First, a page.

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Polypropylene plant virtualizes to meet demand

June 26, 2024
Inter Pipeline’s pellet facility uses spare system capacity in Emerson’s DeltaV DCS and expands its thin-client network
Once IIoT establishes its basic network functions and proves their reliability, its software and virtual capabilities can begin to take over. 
“IIoT used to be mainly about connectivity and Internet protocol (IP), but now connectivity and even cyber-secure connectivity are just expected, and Ethernet and Wi-Fi are enabling all kinds of new software apps,” says Claudio Fayad, technology VP for systems and software at Emerson. “Users still want to tie into their processes and plants, and always-on connectivity is freeing them to think more about digital transformation, virtualization, and real-time applications and advantages of artificial intelligence (AI), which can enable new levels of data analysis and process optimization. IIoT just needs a common foundation, language and context, so its users can coexist and build interoperability on top. So far, this role has been filed by OPC UA, Profinet, HART-IP, MQTT and other protocols.” 
Fayad reports that giving IIoT a common foundation with more standardized physical media and connection layers will enable better data access and contextualization closer to operations, and let users optimize their devices and processes with applications in the field, on the edge, on-premises, at the business level, or in the cloud. “A solid foundation and structure will let IIoT make users aware of problems more quickly,” explains Fayad. “This will also enable the operators to keep plants running closer to their ideal capacity with smaller and more flexible adjustments.”
For example, Inter Pipeline Ltd.’s two-year-old Heartland Polymers petrochemical complex in Fort Saskatchewan, Alberta, is the first integrated propane dehydrogenation (PDH) and polypropylene (PP) production facility in North America. It uses low-carbon process technologies and locally sourced propane to produce and ship by rail about 525,000 tonnes of low-cost polypropylene pellets per year. The complex’s three integrated, operational units include a 102-megawatt (MW) cogeneration unit and central utility block (CUB), PDH unit that turns propane into feedstock, and PP unit that makes polymer resins. However, to meet growing production demands, Heartland recently had to add more teams, and expand its DCS to add temporary workstations despite space limits in its control building. 
Heartland and Emerson solved this problem by:
  • Using spare system virtualization capacity in the complex’s DeltaV DCS;
  • Expanding its thin-client network to provide more workstations;
  • Acquiring thin clients from spare IT inventory, and relying on Emerson for spare testing hardware;
  • Repurposing an existing telecom, fiber-optic network, and extending the thin-client network outside the control building; and
  • Employing virtualization to centralize support for console and workstation management, flexibly switch workstations between zones, and quickly add new workstations quickly with no downtime.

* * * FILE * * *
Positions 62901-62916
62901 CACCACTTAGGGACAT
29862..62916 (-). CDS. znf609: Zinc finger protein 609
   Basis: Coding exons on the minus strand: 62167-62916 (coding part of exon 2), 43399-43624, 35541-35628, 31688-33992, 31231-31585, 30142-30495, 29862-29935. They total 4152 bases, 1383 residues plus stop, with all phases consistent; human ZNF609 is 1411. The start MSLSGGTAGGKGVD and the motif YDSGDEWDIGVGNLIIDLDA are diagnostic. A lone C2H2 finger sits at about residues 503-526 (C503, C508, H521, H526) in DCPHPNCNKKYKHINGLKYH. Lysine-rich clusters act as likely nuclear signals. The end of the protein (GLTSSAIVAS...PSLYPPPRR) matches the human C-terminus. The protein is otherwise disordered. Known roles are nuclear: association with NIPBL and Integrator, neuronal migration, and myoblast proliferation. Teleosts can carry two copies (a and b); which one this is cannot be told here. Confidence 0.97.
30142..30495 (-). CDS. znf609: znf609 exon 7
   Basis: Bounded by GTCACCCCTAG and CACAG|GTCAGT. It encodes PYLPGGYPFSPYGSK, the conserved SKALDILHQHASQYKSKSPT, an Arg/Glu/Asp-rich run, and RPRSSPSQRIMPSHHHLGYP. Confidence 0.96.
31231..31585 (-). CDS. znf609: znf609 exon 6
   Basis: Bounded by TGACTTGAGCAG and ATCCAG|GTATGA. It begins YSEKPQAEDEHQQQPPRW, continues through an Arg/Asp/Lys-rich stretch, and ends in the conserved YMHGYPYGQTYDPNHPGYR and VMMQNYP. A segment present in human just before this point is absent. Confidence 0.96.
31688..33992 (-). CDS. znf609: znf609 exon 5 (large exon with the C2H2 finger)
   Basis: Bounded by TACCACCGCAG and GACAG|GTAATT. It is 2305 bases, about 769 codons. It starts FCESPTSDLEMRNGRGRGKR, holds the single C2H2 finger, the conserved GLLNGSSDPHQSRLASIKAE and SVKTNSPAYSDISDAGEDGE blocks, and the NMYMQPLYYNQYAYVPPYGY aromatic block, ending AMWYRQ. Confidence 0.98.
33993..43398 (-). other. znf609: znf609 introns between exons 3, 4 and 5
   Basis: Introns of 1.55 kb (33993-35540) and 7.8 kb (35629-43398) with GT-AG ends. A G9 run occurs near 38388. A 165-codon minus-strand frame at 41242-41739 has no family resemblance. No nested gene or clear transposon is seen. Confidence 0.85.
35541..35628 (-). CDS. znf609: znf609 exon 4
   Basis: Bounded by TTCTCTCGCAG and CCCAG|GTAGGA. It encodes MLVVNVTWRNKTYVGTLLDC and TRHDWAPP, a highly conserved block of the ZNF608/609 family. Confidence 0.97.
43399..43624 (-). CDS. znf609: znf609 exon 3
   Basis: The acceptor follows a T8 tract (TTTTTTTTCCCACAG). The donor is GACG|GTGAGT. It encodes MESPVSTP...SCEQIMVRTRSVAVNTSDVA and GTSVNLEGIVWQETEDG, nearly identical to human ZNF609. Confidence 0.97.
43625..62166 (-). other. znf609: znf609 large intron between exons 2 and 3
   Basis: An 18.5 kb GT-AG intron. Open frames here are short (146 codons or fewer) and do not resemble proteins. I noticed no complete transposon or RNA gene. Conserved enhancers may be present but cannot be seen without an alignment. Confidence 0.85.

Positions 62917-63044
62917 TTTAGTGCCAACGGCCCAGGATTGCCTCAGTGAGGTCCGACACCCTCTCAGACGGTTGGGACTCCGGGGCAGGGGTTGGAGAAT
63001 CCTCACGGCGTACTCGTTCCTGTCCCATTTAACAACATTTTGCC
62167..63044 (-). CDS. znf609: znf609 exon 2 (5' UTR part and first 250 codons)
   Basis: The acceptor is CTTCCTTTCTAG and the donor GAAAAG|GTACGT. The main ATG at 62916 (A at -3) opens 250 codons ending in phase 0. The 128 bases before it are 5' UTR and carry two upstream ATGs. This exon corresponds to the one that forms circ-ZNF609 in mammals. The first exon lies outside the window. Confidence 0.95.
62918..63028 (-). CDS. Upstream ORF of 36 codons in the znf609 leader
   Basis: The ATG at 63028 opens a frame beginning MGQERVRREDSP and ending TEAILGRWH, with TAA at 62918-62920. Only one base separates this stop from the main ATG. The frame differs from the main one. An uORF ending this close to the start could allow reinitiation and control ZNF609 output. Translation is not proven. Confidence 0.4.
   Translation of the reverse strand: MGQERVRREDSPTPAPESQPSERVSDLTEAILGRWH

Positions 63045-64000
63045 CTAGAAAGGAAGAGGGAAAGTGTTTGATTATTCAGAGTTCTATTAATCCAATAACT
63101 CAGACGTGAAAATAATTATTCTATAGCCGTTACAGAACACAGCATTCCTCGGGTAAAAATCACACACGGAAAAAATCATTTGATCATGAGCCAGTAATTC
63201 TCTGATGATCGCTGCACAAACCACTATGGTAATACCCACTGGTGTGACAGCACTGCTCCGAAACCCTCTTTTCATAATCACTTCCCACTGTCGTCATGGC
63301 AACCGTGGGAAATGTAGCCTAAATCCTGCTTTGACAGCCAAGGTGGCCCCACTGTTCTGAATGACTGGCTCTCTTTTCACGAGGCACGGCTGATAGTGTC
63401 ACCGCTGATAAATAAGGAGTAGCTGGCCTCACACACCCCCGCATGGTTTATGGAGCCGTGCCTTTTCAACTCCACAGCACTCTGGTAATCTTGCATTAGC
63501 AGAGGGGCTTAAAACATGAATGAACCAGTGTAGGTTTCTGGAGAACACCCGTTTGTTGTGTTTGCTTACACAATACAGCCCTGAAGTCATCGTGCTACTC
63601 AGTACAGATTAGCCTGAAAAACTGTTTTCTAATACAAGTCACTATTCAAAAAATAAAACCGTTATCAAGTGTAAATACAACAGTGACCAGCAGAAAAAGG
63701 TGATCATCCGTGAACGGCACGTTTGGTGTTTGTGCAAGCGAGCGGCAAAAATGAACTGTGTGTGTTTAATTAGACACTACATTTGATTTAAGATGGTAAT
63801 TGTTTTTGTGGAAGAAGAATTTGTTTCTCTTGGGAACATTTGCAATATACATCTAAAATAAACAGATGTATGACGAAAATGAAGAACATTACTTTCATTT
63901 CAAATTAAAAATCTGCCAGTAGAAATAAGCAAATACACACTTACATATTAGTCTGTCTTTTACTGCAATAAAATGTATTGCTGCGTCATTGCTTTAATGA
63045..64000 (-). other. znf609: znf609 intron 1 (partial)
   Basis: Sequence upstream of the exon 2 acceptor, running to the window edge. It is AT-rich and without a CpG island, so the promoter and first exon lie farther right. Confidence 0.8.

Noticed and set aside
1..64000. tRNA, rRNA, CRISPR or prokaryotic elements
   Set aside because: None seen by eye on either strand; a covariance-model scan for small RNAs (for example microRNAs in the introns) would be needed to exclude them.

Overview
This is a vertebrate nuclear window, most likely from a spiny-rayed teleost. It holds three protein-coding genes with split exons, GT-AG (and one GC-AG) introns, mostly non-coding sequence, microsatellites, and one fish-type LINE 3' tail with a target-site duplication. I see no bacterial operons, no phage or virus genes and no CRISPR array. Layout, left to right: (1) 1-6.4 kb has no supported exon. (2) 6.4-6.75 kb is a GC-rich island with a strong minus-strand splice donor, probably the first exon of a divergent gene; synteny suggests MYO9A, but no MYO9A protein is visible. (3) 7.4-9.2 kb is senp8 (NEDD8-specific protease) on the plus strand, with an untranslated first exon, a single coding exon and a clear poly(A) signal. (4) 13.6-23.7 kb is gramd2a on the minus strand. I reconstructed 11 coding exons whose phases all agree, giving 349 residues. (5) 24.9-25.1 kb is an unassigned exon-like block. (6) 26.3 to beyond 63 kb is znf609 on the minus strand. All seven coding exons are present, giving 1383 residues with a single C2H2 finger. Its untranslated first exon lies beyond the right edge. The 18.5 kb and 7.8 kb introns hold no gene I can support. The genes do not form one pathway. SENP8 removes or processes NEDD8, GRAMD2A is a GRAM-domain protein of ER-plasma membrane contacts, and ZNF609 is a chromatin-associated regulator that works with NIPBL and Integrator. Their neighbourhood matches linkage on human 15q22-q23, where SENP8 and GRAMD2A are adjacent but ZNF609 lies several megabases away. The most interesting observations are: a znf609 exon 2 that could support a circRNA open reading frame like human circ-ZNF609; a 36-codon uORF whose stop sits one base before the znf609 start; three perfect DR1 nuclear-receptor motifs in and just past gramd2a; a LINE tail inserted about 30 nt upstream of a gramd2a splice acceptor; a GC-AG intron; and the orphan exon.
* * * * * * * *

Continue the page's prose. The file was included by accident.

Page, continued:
Heartland also virtualized the system architecture of the three zones in its DeltaV, version 14.3.1, DCS. This included 18 nodes in PDH, 21 nodes in PP production, and 13 nodes in the CUB. This mainly consisted of inserting storage area network (SAN) units and a domain controller between the plant-floor devices and the operator stations on the thin-client network, and then having the SANs and domain controller report to a Dell VRTX host server (Figure 1).
Heartland reports that virtualizing spare DCS capacity and adding thin clients let it quickly add or remove workstations; change virtual machine configurations on the fly; centralize support for DeltaV Virtual Studio software; keep DeltaV’s database safer during network and power outages; manage multiple workstations; scale up capabilities faster; reduce and minimize hardware failure risk; increase safety and security; and rapidly restore to project design. 
Meanwhile, its business results included no delays in the complex’s pre-commissioning and commissioning schedule; no lost time for setting up additional testing hardware, no interferences with operations due to separate locations for commissioning and operation; achieved a partial plant startup during commissioning; and met COVID-19 protocols requirements. Finally, Heartland also prevented a potential production slowdown of 1.5 Kilo tonnes per day, and avoided costs of $2.25 million CAD ($1.65 million USD) per day.
Similarly, Fayad adds that consistent connectivity brought by IIoT lets users further digitalize, virtualize, and take advantage of more recently developed tools, such as Docker software containers, REpresentational state transfer (RESTful) application program interfaces (API), and MQTT publish-subscribe communications protocol. “Profibus, HART and OPC are historically local protocols that originally didn’t route through Ethernet. Today’s users need more routable protocols from the IT world, such as AMQP and MQTT aided by RESTful APIs, which can handle and secure larger volumes of data,” adds Fayad. “This isn’t ripping and replacing. It’s just adding better connections that can move more information, more frequently, and provide better context for better decisions, efficiency, optimization and profit.”
About the Author

Jim Montague | Executive Editor

Jim Montague is executive editor of Control. 

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